Inside the simple structures: the familiar aroma of butter and pungent Tibetan incense, an antique, comforting smell that reconciles me with the almost uncomfortably dark feel of these stone rooms of worship. Clustered around each idol are countless bottles of oil, small witnesses of faith as touching as the lama’s stern gaze.

You’ll sleep soundly in Alchi after lights out (power runs only from 7am to 11pm). By 5am the next morning, I’m up for the voyeur’s view of Alchi from a rooftop above the main settlement — I can see women tending goats in their backyards, grass-topped terraces of homes whose occupants sleep in the open. I had huddled under a blanket the previous night, but this is apparently good weather for them!

After a breakfast of khambir (Ladakhi bread), butter, jam and eggs, we set off for nearby Likir, but explore a waterfall in Saspol instead, just across the river. It’s a restful hour that we spend at the waterfall by rambling bushes of wild pink roses, gompas overhead. When we finally get to Likir, the monastery which has taken over ministration of the Alchi Choskor, it’s mid-morning. The young lamas we meet dance around just like any other 10-year-olds, so quick to run out of class they’re wiping their noses on the run.

In the evening, Sonam Wangchuk, possibly the shyest guide in the world, invites us home. His sister Rinzen serves us gur gur chai in a traditional kitchen that is also communal living room. Large brass and copper vessels and samovars line the shelves like ornaments, and a traditional stove claims centre stage as we discuss the foods they eat — spinach, mooli, sorghum, apricot or chuli. Then, Rinzen opens up the family’s musty cellar to get out the chang (barley beer). Again, like in the cool stone preserve of the temple, is that elemental quiet and comfort.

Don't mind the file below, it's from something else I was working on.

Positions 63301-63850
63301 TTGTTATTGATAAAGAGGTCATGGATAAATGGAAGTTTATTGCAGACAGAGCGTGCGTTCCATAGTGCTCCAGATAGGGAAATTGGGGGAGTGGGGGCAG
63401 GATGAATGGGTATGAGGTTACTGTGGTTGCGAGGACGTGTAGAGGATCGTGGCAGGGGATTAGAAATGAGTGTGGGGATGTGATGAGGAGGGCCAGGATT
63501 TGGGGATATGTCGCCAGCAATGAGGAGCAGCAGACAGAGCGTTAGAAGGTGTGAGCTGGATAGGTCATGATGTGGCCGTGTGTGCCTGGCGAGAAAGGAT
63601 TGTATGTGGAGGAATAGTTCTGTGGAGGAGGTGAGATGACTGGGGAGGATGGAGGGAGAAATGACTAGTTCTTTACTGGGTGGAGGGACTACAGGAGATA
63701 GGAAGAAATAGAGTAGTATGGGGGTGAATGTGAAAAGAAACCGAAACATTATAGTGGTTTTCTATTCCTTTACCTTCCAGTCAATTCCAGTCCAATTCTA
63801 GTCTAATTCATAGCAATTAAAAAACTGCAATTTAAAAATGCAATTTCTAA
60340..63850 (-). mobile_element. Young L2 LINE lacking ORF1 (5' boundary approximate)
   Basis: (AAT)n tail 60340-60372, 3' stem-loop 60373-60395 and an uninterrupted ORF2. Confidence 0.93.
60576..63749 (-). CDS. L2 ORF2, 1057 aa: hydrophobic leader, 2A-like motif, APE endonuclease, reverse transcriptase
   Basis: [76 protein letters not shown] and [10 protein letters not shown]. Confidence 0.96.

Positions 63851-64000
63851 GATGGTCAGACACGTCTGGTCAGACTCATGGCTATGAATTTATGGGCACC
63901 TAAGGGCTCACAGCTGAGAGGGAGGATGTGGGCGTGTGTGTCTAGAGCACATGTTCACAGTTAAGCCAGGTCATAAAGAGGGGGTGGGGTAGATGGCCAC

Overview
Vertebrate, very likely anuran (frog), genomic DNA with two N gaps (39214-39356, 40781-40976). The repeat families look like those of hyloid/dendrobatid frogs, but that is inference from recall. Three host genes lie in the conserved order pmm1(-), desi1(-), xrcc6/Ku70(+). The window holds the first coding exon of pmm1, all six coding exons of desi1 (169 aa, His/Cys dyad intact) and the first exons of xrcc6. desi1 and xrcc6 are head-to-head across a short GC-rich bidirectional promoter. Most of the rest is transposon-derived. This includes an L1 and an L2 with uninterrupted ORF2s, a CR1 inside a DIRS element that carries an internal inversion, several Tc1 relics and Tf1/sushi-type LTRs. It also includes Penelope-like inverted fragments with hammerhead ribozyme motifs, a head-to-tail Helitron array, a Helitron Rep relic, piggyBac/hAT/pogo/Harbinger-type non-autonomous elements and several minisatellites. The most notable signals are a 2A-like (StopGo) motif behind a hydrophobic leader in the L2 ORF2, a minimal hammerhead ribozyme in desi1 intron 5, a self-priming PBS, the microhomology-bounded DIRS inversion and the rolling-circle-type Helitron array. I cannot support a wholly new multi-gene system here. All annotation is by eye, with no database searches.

I walk along the river afterwards, noting the many unusual stones — light-coloured and scored by lines of green, purple, red — cut up and carved by man’s encroachment, the wind, the Indus as it rushes past. A steepish climb upwards takes us to the Alchi dukhang and I encounter the lama who fiercely guards it in a more relaxed mood. He turns out to have a toothy smile.

The lama explains the significance of mane walls to me, as well as the rationale behind the little piles of stones we saw on the way to Alchi, offerings of faith and belief in a Dubai-like desert land. Another lama and a cheeky young local lad, home for the holidays from Chandigarh, sit and laugh with us as we talk. Together, the jolly trio give me gossip — the real story behind the accidental death of a lama in a mining accident — and local folklore and legend.

An hour later, I am standing amongst the undulations of the barley fields as the sun moves lower in the sky, being treated to an impromptu concert. Thendup Wangyal is Alchi’s last Mon musician and he is playing after 11 years. A weather-beaten carpenter, he is 65 and no longer has the breath to keep his harib, a kind of horn, going. Once he played at four or five weddings a year, in the September/October wedding season — grand affairs, Wangyal’s daughter tells us. Young men danced the buchases to the beat of special drums for two days.

The dagang, a function held to commemorate the first month after a baby’s birth, was another occasion for a performance by Thendup, who has since been replaced by professional Mon musicians from Leh. Today, I can tell, is a special day for Thendup’s grandchildren, gathered around in their little backyard to hear the music of their forefathers. As the harib, mournful and folky, plays on and on, Thendup’s wife of 40 years looks out smilingly from inside the house.

The next morning I meet the man locals half-jokingly refer to as the Raja of Alchi. Namgyal Wangchuk is the local Lonpo, a kind of leader appointed by the king in ancient times. Today he acts chiefly to settle disputes over land and family. He is the son of the former king of Alchi, and lives near the Choskor by a hotel owned by his eldest son. When you enter the village, you can see the old seat of his ancestors, an abandoned palace and fort that once served as a summer residence.